Category : News Published : 01.04.2019

Top Ten Famous Markets of London

London is awash with a diverse array of markets. Venturing through the renowned food, flower and antique markets allows you to experience the city’s international heartbeat. We offer you TOP-10 markets to wander among the vivid smells and colours so beautifully mixed in the spring air.

1. Borough Market

This is one of the oldest markets in town – it has existed in one form or another for around 1000 years! Nowadays, this delicious paradise is open throughout the week except Sundays. Here, you can buy, or just sample different dishes from around the world, purchase from fresh produce, sip on international wines, or even just gawk at the seafood in display.

2. Brick Lane Market

This is more than just a market to purchase anything you might need. This is a bustling hub especially popular with young Londoners. Here, you can find a lot of weird things like unusual clothes, all kinds of bric-a-brac, kitsch collectibles, and ethnic clothes. On Sundays, the market also hosts street performers to enhance the vibrant, lively atmosphere.

3. Brixton Village and Market

It comprises two indoor markets housed in separate arcades. Over the last decade they have transformed into an epicentre for London’s culinary diversity, housing nearly 130 independent traders. Here, you can try Jamaican/European fusion seafood, street-style Mexican food, smokey Portuguese grill, and a multitude of Caribbean takeaways. On Saturdays, Brixton Station Road hosts a space that cycles between a flea market, a makers’ market, a vintage and retro market and, at the end of the month, all of them.

4. Broadway Market

Happening each Saturday in Hackney, which is situated in the east part of the city, this famous market is an absolute treasure no matter the weather. Stallholders peddling their wares are set up along the entire road, while food vendors dish out comfort food like paella and risotto from steaming pots. If you’re feeling adventurous, why not stop in for some Jellied Eels at the far end of Broadway?

5. Camden Market

The Camden markets consist of six distinct markets in and around Camden Town, which are located near Camden Lock, which is London’s fourth most popular visitor attraction! Every week, around 250,000 people come here to shop, sample street food and soak up the distinctive, still-grungy atmosphere. Retro or vintage, goth or steampunk...Whatever your cup of tea is, you're bound to find something that tickles your fancy at the Camden markets. The markets in Camden Town are open seven days a week and always seem to be buzzing.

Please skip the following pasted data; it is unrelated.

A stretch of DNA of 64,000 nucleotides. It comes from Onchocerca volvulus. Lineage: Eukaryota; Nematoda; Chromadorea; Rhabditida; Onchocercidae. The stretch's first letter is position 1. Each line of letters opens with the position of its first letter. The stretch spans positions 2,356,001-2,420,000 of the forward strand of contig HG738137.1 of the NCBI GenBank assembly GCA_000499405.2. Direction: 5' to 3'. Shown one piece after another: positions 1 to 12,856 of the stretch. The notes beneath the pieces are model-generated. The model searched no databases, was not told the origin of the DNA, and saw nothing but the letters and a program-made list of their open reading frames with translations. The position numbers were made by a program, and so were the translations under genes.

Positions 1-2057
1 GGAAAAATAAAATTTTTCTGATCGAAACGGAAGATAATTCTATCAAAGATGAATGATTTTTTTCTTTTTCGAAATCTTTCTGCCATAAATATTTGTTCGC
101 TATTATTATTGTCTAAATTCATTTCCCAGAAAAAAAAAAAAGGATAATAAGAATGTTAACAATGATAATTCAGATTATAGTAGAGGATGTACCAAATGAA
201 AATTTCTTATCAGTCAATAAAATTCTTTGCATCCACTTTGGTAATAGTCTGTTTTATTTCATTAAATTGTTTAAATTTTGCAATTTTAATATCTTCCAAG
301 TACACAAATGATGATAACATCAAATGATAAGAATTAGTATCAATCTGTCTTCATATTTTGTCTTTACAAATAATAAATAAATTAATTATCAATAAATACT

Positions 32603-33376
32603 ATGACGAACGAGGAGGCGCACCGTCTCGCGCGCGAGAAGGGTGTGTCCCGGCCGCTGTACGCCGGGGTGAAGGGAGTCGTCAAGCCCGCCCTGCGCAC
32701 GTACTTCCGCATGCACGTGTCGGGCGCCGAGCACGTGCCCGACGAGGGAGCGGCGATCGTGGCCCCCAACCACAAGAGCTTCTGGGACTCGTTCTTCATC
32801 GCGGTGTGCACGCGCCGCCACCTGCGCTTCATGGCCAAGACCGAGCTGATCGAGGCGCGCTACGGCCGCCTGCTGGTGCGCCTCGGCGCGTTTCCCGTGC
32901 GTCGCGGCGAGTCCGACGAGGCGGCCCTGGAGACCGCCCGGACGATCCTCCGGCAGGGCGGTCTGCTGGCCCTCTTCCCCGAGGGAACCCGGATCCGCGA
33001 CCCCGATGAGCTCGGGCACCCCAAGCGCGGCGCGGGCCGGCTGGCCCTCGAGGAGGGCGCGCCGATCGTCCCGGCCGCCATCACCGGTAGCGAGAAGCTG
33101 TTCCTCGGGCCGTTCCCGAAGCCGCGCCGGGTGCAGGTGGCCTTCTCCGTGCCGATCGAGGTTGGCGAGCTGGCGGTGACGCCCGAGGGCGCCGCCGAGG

6. Greenwich Market

Built back in 18-th century, this historical indoor market is a modern home to around 120 stalls selling jewellery, clothes, second-hand furniture, original and unusual gifts. On Tuesday and Thursday, you’ll find more antique stalls; other days of the week have a greater arts and crafts presence. So, this market is worth a whole day visit. You can also pay a visit to the nearby Royal Observatory, or just hop on a Thames riverboat back to central London.

7. Leadenhall Market Columbia Road Flower Market

Situated in the heart of East London, Columbia Road Flower Market, since 1840s until present day has provided the East End with a magnificent assortment of locally and internationally grown flowers and plants. Here, you can pick up any kind of plants to transform your home into an exotic paradise. Neither can you pass by the array of independent shops, galleries, cafés and delis that line the Victorian terraced street that the market runs along.

8. Mercato Metropolitano

Located South of the River near the Elephant & Castle roundabout, Mercato Metropolitano is London’s latest food market with a heavy focus on all things Italian and sustainability. Whether you are after a slice of wood-fired Neapolitan pizza, some freshly baked Foccacia, or something from the Argentine Grill – this is the place to be.  The market is open all week aside from Mondays.

9. Old Spitalfields Market

Old Spitalfields Market dates back to 1638 when King Charles issued a license for "flesh, fowl, and roots" to be sold in what was then known as Spittle Fields. Today, it is a cool place to shop and eat in East London, in just a five-minute stroll from Liverpool Street Station. Artwork to vintage clothes and antiques are plenty here, and the newly launched Kitchens offers a great street food experience in London. Open seven days a week, the market is busiest on Sundays.

10. Portobello Road Market

The world’s largest antiques market occupies a prime stretch of Notting Hill. It is, in fact, five markets in one, with different sections dedicated to second-hand goods; clothing and fashion; household essentials; fruit and veg; and the main event: antiques. You’ll find the greatest range of antiques stalls on Saturdays, when the market gets so busy that it is wise to arrive early in the morning.